Risks of Elderly Bruising

Isolated bandages set

The body becomes more frail for various reasons as it ages into later years of life. This makes bruising more recurrent in many elders, as the body is less resilient to bumps, scrapes, or falls. Bruises can often be ugly or embarrassing to have to deal with, so we provide some tips on how to prevent, treat, and deal with the risks of elderly bruising.


Preventing Senior Bruises

Bruises, and most senior injuries in general, are often due to falls. A way to prevent elderly bruising is to do your best to prevent falls at home. This can be done in many ways, including installing shower matts in the bathrooms, ensuring stair rails are secure, making sure furniture doesn’t obstruct walking paths, and using a cane or senior walker for transportation.

Treating Senior Bruises

Typically, advanced medical assistance is not needed to treat elderly bruising. As time passes, any blood leaked from a bruise will be absorbed back into the body eventually. Unfortunately, this natural process can take a considerably longer amount of time in seniors. Serious bruises can sometimes stay with an elder for weeks. The best thing that a senior can do to speed up the healing process, is to apply a sort of frozen compress to the affected bruised area as soon as possible. Do not apply ice directly to the skin however. This cold compress can slow the amount of blood draining into skin tissue, and prevent the bruise from becoming noticeably large. Hold cold compresses on the bruise for several minutes at a time, then apply a warm compress to restore the circulation and bring down the pressure in the affected bruised area.

Senior Bruising as a Side Effect of Medication

Bruising may be a symptom of certain medical conditions. Diseases like Leukemia or other blood diseases can be factors in increasing senior bruising. Also, conditions that affect the liver can result in higher likelihood of bruising, since the liver is responsible in part for handling blood clots. Medications may sometimes contribute to senior bruising susceptibility as well. Anti-coagulation medicines, like Coumadin®, serve to fight blood clots and prevent heart attacks and strokes, but may also have a side effect of rising the possibility of elder bruising. Several non-prescription medicines have been known for this side effect also, including ibuprofen, aspirin, and some antidepressants. If the possibility of bruising is concerning, than be sure to consult your doctor before taking any new medications.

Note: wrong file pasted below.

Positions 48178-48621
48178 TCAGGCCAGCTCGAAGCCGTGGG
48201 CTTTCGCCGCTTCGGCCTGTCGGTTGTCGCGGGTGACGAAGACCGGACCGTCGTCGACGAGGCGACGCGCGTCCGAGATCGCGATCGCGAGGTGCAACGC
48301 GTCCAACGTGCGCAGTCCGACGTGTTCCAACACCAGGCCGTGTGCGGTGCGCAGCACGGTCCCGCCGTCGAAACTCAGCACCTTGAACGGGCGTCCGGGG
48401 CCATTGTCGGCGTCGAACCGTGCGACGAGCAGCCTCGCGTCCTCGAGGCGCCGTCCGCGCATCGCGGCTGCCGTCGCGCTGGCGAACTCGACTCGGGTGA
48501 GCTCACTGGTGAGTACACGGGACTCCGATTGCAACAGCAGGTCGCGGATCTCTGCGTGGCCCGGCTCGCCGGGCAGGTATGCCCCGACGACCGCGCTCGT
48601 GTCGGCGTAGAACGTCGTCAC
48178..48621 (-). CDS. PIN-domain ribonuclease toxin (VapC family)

Senior Bruising from Elder Abuse

The National Center for Elder Abuse defines the act of ‘elder abuse’ to be: “any knowing, intentional, or negligent act by a caregiver (or any other person) that causes harm or serious risk of harm to an elder adult.” If you notice an elder loved one bearing bruises frequently, or bruises that appear to be the result of rough handling, then it may be a good idea to investigate the living environment of your senior loved one, or to have a personal talk with them to find out if abuse is occurring. Abuse can be an embarrassing or traumatic thing to discuss, so make your best effort to make a senior feel comfortable, safe, and loved when discussing. Sometimes an elder feels that they don’t want to burden or concern you by mentioning such problems; so please make an effort to convey that they should not feel reluctant to share anything important.

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